It’s a small, blue book. A sign of American citizenship and an interest in the foreign. Its blank pages embody possibilities for adventures and the opportunity to experience another language, another culture, another cuisine. Every stamp is a memory taken away from trips, all recorded in this small, blue book. From Argentina to Singapore, Canada to Sweden, Kenya to the Dominican Republic, a passport is the gatekeeper to the world outside our borders.
The American passport specifically is one of the strongest passports on the globe. It ranks third out of 190 country passports allowing for its owner to travel visa-free to 118 countries as reported in the Passport Index. An American passport holder would need to request a visa prior to their trip for only 27 countries. Why is it then that 64 percent of Americans do not own a passport?
According to several surveys, approximately 76 percent of Americans are interested in traveling more than they do so currently. A lack of finances or feelings of inadequacy are common detractors in the pursuit of international travel for many Americans. Furthermore, living in one of the world’s largest countries with substantial geographic and cultural diversity would beg the question– why leave U.S. soil?
The appeal of exploring sea to shining sea, although exciting and thrilling in its own right, it still remains familiar to home. Even if there is a preference to travel domestically, the lessons learned and feelings experienced on an international trip often make this country a greater one once back home.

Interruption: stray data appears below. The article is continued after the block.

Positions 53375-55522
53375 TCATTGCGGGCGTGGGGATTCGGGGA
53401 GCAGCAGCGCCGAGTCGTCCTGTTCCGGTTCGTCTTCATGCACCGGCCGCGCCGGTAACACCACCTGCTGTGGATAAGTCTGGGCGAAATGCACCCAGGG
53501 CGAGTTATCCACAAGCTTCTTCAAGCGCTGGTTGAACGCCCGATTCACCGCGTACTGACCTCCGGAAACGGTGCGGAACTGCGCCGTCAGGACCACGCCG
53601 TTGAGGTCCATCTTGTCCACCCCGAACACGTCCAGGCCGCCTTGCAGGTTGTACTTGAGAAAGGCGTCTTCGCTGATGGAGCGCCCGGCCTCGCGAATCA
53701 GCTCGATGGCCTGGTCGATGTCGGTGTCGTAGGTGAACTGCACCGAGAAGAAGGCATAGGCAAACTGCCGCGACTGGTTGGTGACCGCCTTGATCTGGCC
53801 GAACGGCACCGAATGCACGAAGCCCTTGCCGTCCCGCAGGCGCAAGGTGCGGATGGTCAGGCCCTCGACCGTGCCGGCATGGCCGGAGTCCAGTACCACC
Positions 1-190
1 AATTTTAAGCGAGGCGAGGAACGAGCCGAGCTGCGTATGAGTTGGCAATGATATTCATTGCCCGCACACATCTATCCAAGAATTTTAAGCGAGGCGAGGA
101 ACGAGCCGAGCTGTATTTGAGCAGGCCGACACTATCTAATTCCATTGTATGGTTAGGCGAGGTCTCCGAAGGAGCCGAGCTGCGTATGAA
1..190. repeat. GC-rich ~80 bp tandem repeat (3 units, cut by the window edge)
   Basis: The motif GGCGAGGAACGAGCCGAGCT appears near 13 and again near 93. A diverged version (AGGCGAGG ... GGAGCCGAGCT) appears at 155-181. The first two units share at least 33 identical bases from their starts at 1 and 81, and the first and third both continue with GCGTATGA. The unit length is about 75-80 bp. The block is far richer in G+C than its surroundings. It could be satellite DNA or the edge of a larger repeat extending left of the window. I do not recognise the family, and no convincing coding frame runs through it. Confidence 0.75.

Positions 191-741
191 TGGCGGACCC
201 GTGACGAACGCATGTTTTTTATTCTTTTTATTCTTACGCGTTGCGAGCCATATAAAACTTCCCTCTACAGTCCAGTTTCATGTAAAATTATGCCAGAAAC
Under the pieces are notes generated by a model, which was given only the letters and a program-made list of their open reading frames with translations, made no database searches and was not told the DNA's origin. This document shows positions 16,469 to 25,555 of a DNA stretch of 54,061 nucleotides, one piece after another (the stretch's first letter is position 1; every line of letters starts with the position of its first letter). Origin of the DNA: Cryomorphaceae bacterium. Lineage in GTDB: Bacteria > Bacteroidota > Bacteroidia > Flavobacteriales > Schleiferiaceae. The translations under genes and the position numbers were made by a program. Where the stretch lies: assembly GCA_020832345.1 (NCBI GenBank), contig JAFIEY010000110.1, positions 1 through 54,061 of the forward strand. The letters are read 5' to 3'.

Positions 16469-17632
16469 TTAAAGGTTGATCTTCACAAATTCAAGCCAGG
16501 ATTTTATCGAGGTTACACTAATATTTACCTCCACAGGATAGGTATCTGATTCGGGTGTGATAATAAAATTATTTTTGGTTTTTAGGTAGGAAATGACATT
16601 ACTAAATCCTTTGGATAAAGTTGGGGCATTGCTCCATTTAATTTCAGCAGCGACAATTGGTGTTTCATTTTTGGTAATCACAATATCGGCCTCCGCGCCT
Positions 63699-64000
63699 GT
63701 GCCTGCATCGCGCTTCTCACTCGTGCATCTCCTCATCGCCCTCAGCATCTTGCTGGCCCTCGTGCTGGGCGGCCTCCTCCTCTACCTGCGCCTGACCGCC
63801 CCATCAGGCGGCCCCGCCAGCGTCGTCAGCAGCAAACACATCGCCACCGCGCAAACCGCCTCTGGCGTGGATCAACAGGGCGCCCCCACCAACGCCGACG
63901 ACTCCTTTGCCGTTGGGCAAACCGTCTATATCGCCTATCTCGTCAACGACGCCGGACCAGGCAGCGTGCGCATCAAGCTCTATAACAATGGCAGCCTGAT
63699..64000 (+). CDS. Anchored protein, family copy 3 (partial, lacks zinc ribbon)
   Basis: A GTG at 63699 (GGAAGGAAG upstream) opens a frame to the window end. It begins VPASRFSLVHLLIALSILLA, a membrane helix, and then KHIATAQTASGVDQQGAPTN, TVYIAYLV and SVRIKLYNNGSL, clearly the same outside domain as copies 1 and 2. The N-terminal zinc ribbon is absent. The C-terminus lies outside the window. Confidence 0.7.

In a polarized sociopolitical climate, the international world as portrayed in the media drives the fear of the outside. The messaging of living in a post-9/11 world has only heightened concern for what could happen in the unknown. At the traveler’s return, there is a newfound appreciation of home as the feelings of an exciting international adventure remains an enriching facet of their memories. For Americans who have traveled abroad, it’s difficult to imagine a life without the charm of international wanderlust.
The world is bigger than the United States– the problems that shape national conversations cease to maintain its saliency on the other side of the border. Motivations behind foreign cultural norms begin to become clear in the context of another’s world. There’s no better or faster way to understand the commonalities between ourselves and those we other than in the sphere of discomfort while roving in a foreign land. Once this understanding is achieved, it’s difficult to revert to ignorance about the world outside.
This is not to say that the travelers of countries of a weaker passport are not worthy of the privileges received by the American small, blue book. Everyone is born into a particular political system with its macro-level complexities, unrelated to the possible desire an individual has to go beyond their borders.
No matter the access granted by the strength of a passport, the love of international travel is universal– it’s up to each aspiring traveler to use their access to wanderlust at their discretion.
To be born or naturalized in the United States grants an aspiring traveler 118 possibilities for global exploration. If one has the financial resources and interest, it’s 118 adventures lost to fear of the unknown.
The access and possibilities granted by the small, blue book is a privilege not many in our world will ever attain. It’s time to book that flight to a foreign country, exercising these liberties to learn about another person’s customs. Too many adventures are to be had and memories to be made and evidently, these memories of international adventures become more valuable than the fear of leaving itself.